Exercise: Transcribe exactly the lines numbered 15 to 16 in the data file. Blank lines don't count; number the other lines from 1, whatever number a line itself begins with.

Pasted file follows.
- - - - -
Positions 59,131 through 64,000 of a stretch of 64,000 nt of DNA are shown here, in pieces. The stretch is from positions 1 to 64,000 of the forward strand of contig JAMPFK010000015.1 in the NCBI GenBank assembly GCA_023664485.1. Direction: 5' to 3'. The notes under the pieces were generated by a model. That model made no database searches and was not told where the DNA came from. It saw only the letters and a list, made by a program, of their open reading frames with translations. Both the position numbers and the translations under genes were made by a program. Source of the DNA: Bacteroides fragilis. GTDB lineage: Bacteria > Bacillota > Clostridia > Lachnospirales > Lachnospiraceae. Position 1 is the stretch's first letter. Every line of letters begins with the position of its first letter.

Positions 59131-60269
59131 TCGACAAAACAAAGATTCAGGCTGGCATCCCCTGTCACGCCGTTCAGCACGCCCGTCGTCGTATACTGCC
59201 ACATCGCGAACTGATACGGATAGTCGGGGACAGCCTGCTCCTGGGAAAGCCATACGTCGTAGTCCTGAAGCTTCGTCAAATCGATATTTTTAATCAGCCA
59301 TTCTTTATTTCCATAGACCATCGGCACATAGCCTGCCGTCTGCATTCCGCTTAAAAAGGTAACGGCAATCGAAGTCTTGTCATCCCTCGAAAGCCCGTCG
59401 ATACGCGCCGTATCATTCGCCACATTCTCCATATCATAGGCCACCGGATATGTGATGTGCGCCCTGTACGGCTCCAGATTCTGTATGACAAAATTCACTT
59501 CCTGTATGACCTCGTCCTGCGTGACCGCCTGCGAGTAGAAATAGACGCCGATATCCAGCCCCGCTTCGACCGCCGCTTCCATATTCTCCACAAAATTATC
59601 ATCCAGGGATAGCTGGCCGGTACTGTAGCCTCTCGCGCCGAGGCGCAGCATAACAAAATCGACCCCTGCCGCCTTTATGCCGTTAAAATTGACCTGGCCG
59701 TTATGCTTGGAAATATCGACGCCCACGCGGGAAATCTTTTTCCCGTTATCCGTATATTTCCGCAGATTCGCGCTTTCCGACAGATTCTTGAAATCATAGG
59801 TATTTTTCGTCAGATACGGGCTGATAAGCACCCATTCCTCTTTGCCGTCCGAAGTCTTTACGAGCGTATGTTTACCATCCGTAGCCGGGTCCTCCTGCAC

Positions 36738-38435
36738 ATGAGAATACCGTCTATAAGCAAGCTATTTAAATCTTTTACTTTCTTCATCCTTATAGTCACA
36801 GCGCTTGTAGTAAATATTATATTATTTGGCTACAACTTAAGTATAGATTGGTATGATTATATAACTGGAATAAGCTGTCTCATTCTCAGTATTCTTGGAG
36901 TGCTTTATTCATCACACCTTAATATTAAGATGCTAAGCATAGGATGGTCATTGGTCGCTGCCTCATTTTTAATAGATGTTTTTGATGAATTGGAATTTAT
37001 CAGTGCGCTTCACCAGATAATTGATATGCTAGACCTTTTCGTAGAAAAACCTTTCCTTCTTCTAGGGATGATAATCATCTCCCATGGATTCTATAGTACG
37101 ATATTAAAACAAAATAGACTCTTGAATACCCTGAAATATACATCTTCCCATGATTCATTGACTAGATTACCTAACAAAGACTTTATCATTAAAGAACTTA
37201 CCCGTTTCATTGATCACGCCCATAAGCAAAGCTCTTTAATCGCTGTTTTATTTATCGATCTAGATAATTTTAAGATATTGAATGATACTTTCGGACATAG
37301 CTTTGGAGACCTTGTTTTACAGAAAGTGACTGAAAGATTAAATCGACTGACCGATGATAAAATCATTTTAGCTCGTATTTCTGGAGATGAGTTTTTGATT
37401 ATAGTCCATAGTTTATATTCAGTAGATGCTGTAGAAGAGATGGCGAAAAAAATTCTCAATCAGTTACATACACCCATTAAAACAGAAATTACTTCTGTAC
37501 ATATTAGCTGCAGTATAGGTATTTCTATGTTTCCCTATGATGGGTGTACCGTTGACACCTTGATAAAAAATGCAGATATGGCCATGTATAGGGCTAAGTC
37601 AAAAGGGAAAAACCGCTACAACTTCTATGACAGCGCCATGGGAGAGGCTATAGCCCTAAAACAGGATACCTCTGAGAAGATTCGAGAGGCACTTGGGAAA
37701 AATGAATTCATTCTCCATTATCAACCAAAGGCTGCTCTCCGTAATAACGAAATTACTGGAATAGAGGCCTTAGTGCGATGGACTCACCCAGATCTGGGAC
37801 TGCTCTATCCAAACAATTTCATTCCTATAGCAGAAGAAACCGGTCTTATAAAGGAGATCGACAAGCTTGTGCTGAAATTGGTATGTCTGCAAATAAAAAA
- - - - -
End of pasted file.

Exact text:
37001 CAGTGCGCTTCACCAGATAATTGATATGCTAGACCTTTTCGTAGAAAAACCTTTCCTTCTTCTAGGGATGATAATCATCTCCCATGGATTCTATAGTACG
37101 ATATTAAAACAAAATAGACTCTTGAATACCCTGAAATATACATCTTCCCATGATTCATTGACTAGATTACCTAACAAAGACTTTATCATTAAAGAACTTA